* Arthur Sherman <[log in to unmask]> [2007-11-06 23:33:52 +0200]:
> > How many users will you have reading mail, or this outgoing mail
> > only -- for "marketing" purposes?
> Outgoing only
Ah. It sounds like you will be sending out UCE. Perhaps I should be as
blunt as Ben Bolker, but I will go against my better judgment and
continue responding -- and hopefully you'll do the right thing.
> > Hardware-wise, Postfix can easily handle the sort of drops you are
> > talking about.
> I am more familiar with sendmail, so would prefer it as a MTA. If this
> is a problem, I'll have to learn Postfix, which is possible.
Well, any MTA will send out mail for you. Sendmail is IMO the worst
choice for an MTA because of its poor record of security and horrible
maintenance issues. qmail is more secure, but it is horrible to maintain
(to do anything useful with it, you have to apply at least 25 patches,
and good luck maintaining it after that).
qmail is also 10+ years old and hasn't been touched in most of those 10
years, although I hear very recently that the author is putting it into
Postfix is the best choice in terms of being a modern MTA, secure, and
easy to manage. It is also very efficient at sending and receiving mail,
which should a priority for you, since you will be sending out so much
> > > what is your recommended software solution
> > Postfix, LDAP, Dovecot, with a NetApp backend.
> Not MySQL but LDAP? Could you explain?
Well, since you do not have local users reading mail, you can do away
with LDAP and/or MySQL entirely, as well as Dovecot.
You will definitely need a bounce server or two though, i.e. something
to handle the high amount of bounces/rejections you will get. You will
also definitely want a web server or two to handle unsubscriptions.
> > How big are your lists and where did you get them from? A million
> > emails a day sounds like you would run into trouble very quickly.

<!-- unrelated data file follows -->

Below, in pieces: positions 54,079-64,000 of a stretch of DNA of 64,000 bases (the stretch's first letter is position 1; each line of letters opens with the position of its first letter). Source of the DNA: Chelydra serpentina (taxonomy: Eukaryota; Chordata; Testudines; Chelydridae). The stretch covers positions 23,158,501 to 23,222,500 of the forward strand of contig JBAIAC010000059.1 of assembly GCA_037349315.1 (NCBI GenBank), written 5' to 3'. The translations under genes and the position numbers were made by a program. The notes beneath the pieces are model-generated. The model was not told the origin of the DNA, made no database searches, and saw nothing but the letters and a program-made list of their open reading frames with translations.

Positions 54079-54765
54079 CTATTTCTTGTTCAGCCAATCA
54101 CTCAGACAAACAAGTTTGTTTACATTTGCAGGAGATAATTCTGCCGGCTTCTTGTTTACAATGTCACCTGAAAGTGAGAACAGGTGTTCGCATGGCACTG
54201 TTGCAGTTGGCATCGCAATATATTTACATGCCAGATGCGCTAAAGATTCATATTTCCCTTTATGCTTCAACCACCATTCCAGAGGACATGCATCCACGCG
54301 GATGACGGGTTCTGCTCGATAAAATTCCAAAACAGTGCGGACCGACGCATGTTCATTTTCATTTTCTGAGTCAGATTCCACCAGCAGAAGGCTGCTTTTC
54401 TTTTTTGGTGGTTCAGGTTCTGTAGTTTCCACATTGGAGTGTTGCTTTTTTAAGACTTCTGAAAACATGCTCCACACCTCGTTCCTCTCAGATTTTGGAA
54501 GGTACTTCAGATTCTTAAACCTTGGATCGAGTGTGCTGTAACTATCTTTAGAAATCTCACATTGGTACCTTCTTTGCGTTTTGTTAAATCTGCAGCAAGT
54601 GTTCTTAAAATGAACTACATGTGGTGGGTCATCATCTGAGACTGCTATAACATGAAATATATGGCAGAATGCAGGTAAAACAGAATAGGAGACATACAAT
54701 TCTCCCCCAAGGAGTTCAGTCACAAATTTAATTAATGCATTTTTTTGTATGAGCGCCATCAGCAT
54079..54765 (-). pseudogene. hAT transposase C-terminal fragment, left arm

> Right, looks troublesome. Is there an equation to know approximate
> maximum of emails/day per IP/domain?
Not really. It's a gray area, and it changes all the time. There are
companies that purport to know the thresholds that most major ISPs set
and will give you a preconfigured MTA that won't surpass these limits
(c.f. port25.com), but I submit to you that this is all fuzzy math and
at the volumes you are talking about, you will run into trouble
everywhere for sure.
You need a deliverability team (see below).
> The lists are 1-2 millions, legally bought.
You may have purchased them legally, but I will bet you dollars to
donuts that the list broker that you purchased them from didn't get them
legally. After your first drop, you'll see what I'm talking about.
> > In addition to the admins you hire to manage this mail setup, I
> > would strongly recommend you have a dedicated team of deliverability
> > people.
> I am sorry, I don't understand the meaning of deliverability people -
> could you please explain this a bit further?
All ESPs have a deliverability team. These people exist soley to manage
relations with large ISPs (GMail, Yahoo, AOL, Hotmail, etc.), and to
deal with ISPs and blacklists (Spamhaus, etc.).
With a list number in the millions you will need people to manage all
the complaints you will get. You can of course burn your bridges and
jump from ISP to ISP as the number of unresolved complaints increase and
your ISP loses its patience with you, but of course, that would make you
a spammer, and you are not, right?
> > Also, you should have multiple upstream ISPs, most ISPs nowadays are
> > fairly strict nowadays and a million message drop/day sounds like
> > you will be getting lots of cease-and-desist notices from your ISPs.
> Even if the servers are co-located and distributed among data centers
> and have dedicated pipes each?
Do you think the people you sell you colo services are going to put with
you tainting their networks for very long?
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